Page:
As some of you may know, my thirst for the next bigger and better athletic challenge has risen to a new level. After completing the Philadelphia Marathon in 2009 and after qualifying for the Boston Marathon with a 3:38 in the Richmond Marathon in 2010 (with loyal friend Sarah Gerth'12 by my side each time), I have decided it's time to conquer the Ironman.
On May 7th 2011, I will head to Utah (with Sam Ritchie'09 this time around), and take on the 140.6 mile race. Training began in earnest last week with some horribly freezing bike rides requiring chocolate chip cookies to keep me happy and plastic bags over my feet to keep them from freezing. The 20mi/hr winds today combined with the 25 degree weather may sound epic, but I actually would have cried had my tear ducts not been frozen.
That said, I am willing to endure not only for my pride, but this time for an awesome cause directly related to my Dale Fellowship project. Each mile of my race will be dedicated to Haiti and the people who I met there. I'm encouraging anyone who feels so inclined to donate five cents per mile of the race ($7.03) or ten cents per mile of the race ($14.06) I'll be suffering/having the time of my life. All of the money fundraised will be sent to Foundation for Peace -- the organization with which I went to Haiti in August 2010. Their current goals are to help stop cholera, support a trade school, and keep kids in school in the rural town of Fond Parisien (where I painted my mural). Having seen them in action, I can't think of a more trustworthy or productive organization to give to.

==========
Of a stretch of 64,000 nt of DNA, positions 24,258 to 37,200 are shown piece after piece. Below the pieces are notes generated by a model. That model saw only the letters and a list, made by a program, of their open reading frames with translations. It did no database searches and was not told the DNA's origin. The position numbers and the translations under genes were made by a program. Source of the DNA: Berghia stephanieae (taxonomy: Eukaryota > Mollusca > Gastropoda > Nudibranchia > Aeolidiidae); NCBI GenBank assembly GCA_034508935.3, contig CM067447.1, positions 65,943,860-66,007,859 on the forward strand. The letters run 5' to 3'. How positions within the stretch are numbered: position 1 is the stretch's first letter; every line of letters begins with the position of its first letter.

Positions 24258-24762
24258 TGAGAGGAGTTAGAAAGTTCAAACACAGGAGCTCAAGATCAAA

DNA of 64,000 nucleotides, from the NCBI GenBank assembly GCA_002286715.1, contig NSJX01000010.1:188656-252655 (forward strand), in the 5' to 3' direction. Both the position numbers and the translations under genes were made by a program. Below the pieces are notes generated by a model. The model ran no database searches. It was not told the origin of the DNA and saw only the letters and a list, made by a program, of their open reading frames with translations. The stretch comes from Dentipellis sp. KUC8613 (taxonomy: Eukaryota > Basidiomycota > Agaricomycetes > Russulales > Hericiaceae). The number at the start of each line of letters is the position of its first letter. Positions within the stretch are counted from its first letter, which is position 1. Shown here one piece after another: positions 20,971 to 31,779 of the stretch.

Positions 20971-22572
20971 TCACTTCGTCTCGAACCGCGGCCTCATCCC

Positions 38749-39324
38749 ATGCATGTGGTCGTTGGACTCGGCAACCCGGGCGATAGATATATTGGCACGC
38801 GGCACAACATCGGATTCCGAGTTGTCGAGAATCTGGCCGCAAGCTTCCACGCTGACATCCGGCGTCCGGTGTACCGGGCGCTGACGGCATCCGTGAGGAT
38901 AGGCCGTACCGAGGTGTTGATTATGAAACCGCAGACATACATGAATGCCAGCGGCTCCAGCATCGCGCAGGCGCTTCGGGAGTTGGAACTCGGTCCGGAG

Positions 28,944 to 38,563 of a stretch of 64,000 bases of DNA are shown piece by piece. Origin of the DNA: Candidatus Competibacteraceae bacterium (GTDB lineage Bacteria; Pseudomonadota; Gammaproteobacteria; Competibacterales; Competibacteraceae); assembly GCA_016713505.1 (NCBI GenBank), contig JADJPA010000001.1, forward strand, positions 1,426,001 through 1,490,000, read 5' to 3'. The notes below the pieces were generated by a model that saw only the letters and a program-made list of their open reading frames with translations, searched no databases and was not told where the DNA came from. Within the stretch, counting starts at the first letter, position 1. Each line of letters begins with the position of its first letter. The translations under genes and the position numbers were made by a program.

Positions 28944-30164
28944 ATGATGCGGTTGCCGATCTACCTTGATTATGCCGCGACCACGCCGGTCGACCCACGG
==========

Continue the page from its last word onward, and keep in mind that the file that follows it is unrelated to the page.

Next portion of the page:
In addition, under the heading Haiti, I'll keep you all updated on the training progress. More stories are destined to unfold, especially as I carry my bike around to my different mural projects. Just last week on the train to Metropark, I met a man named Pop from Philadelphia. He expressed admiration for my bike and then asked for what I was using it. I explained my goal and he exclaimed, "Well girl, you got heart. You're little, but you're gonna win."
Well, I then had to nicely explain that I wasn't going to win at all but that finishing was possible. He didn't want to hear any of that. "When you be climbing those hills," he said, "you just grit your teeth and think of Pop. You think, Pop said I'm gonna win. And then you win, girl. That's how you do."
So Pop, here's your shout out. Tomorrow when I hop on my bike and pray the next NJ snow storm doesn't hit early, I'm gonna grit my teeth and think "That's how I do."
Here's to athletics, Haiti, and supportive strangers on trains.